Substance Abuse in Military Veterans

Many individuals who currently serve or have previously served in the military struggle with addiction. In fact, substance abuse is a significant health problem among our nation’s veterans. It is common for those who served in the military to come back from deployment with mental and/or physical health problems, which could be directly linked to addiction.

 

How Substance Abuse & PTSD Are Linked

Going into combat can take a large physical, mental, and emotional toll on a person. First, individuals who go into battle may witness terrible things that they won’t be able to forget. These experiences may result in a variety of mental health conditions, primarily Post-Traumatic Stress Disorder (PTSD). Symptoms of this disorder typically include flashbacks, memory problems, low sense of self worth, trouble sleeping, relationship problems, hopelessness, aggression, and self-destructive behavior.

While many veterans require therapy and other types of mental health treatment for their PTSD after coming home, only a small fraction of them are able to receive it. In an effort to distract themselves from their trauma and the memories of war, veterans may self-medicate with substances like alcohol or illicit drugs. This self-medication may result in what is known as a co-occurring disorder, which is the combination of a substance abuse disorder and a mental health condition. When these two types of conditions are combined, the symptoms of both illnesses are typically worse and harder to treat.

 

More Reasons Why Veterans May Misuse Drugs Or Alcohol

Those who have PTSD may be prescribed opioids, benzos, or sedatives for their condition, which could lead to substance abuse after using for an extended period of time. Many veterans are also prescribed painkillers, like opioids, to relieve any physical pain they still have from battle. These medications are very addictive and can easily cause dependence. In some cases, veterans who become addicted to painkillers may turn to illicit substances because they are often cheaper and easier to obtain than prescription medications.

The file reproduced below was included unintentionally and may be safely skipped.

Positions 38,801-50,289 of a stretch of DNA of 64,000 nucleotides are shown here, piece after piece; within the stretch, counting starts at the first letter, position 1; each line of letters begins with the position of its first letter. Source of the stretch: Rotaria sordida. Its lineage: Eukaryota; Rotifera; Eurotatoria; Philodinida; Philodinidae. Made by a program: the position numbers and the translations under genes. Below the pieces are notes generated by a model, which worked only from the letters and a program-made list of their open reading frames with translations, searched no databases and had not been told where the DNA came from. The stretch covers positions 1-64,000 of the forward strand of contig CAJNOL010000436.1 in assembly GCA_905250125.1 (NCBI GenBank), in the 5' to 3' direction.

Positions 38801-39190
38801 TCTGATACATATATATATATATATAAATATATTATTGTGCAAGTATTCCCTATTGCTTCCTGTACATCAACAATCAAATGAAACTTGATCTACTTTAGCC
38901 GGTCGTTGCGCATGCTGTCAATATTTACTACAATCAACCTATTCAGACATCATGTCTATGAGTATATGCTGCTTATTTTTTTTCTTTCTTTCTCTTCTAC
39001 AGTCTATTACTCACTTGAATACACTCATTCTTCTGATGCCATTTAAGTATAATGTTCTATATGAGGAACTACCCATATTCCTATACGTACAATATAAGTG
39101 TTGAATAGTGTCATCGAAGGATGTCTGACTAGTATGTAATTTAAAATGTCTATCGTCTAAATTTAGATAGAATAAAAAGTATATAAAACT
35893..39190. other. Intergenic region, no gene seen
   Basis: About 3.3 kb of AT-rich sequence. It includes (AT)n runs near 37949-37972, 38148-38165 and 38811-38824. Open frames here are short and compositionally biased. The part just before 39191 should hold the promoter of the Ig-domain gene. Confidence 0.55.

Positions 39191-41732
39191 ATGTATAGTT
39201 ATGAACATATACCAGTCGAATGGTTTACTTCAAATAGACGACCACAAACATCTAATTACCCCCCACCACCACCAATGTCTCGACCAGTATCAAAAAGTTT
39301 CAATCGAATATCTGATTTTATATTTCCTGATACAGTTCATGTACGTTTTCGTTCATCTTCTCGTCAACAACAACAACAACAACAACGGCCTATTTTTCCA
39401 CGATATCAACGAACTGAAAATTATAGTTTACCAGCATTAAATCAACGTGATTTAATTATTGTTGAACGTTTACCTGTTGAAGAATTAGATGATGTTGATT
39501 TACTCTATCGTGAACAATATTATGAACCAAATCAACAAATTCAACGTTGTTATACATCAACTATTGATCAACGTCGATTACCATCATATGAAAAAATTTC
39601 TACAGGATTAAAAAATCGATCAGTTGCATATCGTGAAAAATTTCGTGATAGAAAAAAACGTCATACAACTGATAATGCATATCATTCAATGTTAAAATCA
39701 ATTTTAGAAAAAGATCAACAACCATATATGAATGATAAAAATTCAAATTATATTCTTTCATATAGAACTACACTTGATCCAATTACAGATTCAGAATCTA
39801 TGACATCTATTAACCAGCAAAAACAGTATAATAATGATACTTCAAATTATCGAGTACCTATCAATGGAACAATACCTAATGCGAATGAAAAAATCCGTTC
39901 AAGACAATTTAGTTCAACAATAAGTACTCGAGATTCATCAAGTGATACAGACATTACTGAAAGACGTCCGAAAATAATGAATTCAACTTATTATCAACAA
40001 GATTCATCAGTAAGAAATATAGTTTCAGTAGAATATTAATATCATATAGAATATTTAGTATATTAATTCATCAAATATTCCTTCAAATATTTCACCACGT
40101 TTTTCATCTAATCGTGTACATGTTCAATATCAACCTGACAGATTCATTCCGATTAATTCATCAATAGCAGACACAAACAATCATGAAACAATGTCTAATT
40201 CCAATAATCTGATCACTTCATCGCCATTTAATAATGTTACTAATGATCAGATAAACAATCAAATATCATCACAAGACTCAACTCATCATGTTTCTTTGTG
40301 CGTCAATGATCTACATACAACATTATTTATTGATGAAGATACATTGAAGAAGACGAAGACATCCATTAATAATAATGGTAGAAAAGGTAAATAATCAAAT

Another important factor to note is that alcohol use, specifically, is an integral part of military culture. During down time, many people in the military will enjoy a few beers together. Veterans may continue this habit after coming back from deployment and could become dependent on drinking. These dependence can quickly turn into alcoholism if it isn’t treated in time.

 

The Impact of Substance Misuse on Military Veterans

Addiction is a threatening disease no matter who it affects, but it can be especially dangerous for veterans. This is because veterans already come home with a variety of physical and mental health conditions, which makes them more vulnerable for addiction. Substance abuse can also make these conditions worse and can contribute to the development of new ones. For example, addiction has been known to lead to serious cases of depression, which is a common mental health condition among veterans. If a veteran has both depression and a substance abuse problem, they may be more likely to engage in acts of self-harm or suicide.

 

Substance Abuse Treatment for Veterans

There are many treatment options available for veterans struggling with addiction, and there are even special programs designed for those with co-occurring disorders. Plenty of rehabilitation facilities and treatment centers offer individualized programs for members of the U.S. military.

Treatment methods for addiction will vary based on the patient and their needs. In most cases, treatment will usually include a combination of pharmacological and psychological care. Medical treatment is also available for veterans who require medical care for other injuries or conditions.

To learn more about the impact of addiction on veterans or to enroll in a substance abuse treatment program, contact our team of addiction specialists by calling us at 866-345-2147.

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